I relate a lot to the book The One Thing, by Gary Keller and Jay Papasan. In it, they remind us to focus on the one thing that matters most. The first section of the book confronts various lies we accept as truth, which serve to distract us from our one thing. One of those lies is that success requires self-discipline. It turns out this is a myth.
I consider myself fairly disciplined so this chapter got my attention. The truth is we don’t need to live a marathon life of self-discipline. We only need enough discipline to form a habit. I never thought of it this way, but it does make a lot of sense. A long time ago I developed a habit to write every day. Now I don’t need the self-discipline to do it.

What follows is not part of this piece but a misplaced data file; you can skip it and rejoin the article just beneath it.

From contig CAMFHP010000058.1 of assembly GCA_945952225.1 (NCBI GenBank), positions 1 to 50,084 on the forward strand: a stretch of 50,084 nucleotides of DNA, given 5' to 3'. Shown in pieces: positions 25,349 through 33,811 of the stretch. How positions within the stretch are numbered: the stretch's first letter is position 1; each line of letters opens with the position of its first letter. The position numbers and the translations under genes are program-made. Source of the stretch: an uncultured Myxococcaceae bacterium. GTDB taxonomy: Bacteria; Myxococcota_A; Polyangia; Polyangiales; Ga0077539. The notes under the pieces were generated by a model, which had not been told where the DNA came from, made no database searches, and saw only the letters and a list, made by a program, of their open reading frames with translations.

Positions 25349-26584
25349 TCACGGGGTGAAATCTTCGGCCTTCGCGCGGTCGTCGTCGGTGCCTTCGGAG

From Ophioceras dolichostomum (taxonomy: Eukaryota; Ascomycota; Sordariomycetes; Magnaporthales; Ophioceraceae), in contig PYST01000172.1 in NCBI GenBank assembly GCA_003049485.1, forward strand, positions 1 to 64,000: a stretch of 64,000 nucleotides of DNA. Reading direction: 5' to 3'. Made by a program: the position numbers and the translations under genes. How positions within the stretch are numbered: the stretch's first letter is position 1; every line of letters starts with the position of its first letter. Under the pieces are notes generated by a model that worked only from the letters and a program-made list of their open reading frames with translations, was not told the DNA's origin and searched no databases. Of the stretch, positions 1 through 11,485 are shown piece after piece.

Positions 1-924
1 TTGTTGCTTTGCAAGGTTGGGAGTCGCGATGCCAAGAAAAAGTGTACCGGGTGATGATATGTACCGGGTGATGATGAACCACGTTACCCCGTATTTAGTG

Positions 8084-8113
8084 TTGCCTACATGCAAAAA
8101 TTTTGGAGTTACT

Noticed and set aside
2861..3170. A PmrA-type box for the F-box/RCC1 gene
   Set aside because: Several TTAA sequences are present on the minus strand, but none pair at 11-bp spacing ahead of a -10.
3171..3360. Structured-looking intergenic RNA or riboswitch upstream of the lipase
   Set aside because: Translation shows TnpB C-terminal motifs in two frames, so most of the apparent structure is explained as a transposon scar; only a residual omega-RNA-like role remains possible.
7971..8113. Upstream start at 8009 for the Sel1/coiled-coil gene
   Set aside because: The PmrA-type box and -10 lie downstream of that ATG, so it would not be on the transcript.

Each morning I do not have to dig into some inner reserve to conjure up enough motivation to spend time writing. I wake up; I get up; I write. I don’t even think about it. I just do it. It’s a habit.
Though I did need the self-discipline to do this for a time, I no longer need it. I have formed a habit. I get up and start writing without thinking about it. It requires little willpower because I have made writing a habit. I have formed a “success habit”—no self-discipline required.
[bctt tweet=”We only need enough self-discipline to form a habit.” username=”Peter_DeHaan”]
Having now formed the habit of writing every morning, I can shift my limited reserve of self-discipline towards developing another habit. It might relate to writing or it might not. The point is we only have so much self-discipline. If we use it wisely, we form habits that no longer require it.